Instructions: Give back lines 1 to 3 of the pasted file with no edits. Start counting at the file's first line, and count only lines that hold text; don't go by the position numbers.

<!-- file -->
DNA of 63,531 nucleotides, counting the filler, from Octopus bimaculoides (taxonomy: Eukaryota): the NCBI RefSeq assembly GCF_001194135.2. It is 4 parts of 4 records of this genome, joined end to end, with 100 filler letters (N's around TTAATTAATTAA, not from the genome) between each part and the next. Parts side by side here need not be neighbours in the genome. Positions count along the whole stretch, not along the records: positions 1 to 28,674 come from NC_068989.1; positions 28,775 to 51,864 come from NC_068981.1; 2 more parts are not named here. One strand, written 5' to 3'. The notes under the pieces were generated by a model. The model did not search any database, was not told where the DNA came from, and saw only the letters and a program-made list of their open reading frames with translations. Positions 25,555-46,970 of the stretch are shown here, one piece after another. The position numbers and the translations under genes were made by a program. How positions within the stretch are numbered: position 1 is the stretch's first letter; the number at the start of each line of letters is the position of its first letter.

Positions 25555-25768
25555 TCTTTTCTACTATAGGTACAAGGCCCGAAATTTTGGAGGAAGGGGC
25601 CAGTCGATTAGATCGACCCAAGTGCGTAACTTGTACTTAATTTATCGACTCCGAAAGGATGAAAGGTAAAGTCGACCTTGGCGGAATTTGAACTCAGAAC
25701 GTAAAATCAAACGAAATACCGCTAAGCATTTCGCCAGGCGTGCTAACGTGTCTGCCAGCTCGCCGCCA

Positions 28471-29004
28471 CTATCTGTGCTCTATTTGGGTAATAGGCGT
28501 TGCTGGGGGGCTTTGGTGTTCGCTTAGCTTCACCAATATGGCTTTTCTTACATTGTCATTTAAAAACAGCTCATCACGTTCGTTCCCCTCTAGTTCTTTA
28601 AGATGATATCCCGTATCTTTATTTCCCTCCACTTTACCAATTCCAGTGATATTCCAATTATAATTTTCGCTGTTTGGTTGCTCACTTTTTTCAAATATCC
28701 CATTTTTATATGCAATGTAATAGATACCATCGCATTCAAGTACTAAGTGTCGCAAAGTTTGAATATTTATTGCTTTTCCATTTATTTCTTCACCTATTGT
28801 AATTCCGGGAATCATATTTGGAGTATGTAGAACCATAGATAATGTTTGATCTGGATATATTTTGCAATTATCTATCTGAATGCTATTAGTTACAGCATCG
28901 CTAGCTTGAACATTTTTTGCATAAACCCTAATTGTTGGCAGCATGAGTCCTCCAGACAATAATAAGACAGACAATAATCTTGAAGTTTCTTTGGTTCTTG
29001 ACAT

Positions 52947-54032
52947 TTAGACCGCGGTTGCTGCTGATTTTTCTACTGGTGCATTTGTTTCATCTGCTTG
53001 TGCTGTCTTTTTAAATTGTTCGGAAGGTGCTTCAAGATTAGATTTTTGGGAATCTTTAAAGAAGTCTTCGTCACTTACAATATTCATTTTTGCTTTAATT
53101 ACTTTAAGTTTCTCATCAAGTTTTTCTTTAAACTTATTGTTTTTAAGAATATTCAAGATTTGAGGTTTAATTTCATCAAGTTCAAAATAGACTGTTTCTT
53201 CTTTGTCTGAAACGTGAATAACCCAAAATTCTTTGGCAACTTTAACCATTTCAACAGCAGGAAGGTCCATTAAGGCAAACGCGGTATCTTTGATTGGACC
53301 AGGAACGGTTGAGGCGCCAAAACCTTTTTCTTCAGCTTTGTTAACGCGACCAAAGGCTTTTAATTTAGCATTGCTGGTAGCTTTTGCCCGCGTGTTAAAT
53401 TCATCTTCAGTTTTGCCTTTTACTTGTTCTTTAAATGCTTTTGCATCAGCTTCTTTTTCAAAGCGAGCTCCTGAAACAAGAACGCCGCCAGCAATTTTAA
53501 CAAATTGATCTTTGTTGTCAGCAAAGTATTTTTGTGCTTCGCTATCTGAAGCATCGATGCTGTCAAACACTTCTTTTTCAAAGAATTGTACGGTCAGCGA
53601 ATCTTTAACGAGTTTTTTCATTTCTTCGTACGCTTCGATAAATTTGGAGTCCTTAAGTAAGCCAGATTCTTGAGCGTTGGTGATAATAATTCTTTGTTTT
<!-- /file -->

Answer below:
DNA of 63,531 nucleotides, counting the filler, from Octopus bimaculoides (taxonomy: Eukaryota): the NCBI RefSeq assembly GCF_001194135.2. It is 4 parts of 4 records of this genome, joined end to end, with 100 filler letters (N's around TTAATTAATTAA, not from the genome) between each part and the next. Parts side by side here need not be neighbours in the genome. Positions count along the whole stretch, not along the records: positions 1 to 28,674 come from NC_068989.1; positions 28,775 to 51,864 come from NC_068981.1; 2 more parts are not named here. One strand, written 5' to 3'. The notes under the pieces were generated by a model. The model did not search any database, was not told where the DNA came from, and saw only the letters and a program-made list of their open reading frames with translations. Positions 25,555-46,970 of the stretch are shown here, one piece after another. The position numbers and the translations under genes were made by a program. How positions within the stretch are numbered: position 1 is the stretch's first letter; the number at the start of each line of letters is the position of its first letter.

Positions 25555-25768
25555 TCTTTTCTACTATAGGTACAAGGCCCGAAATTTTGGAGGAAGGGGC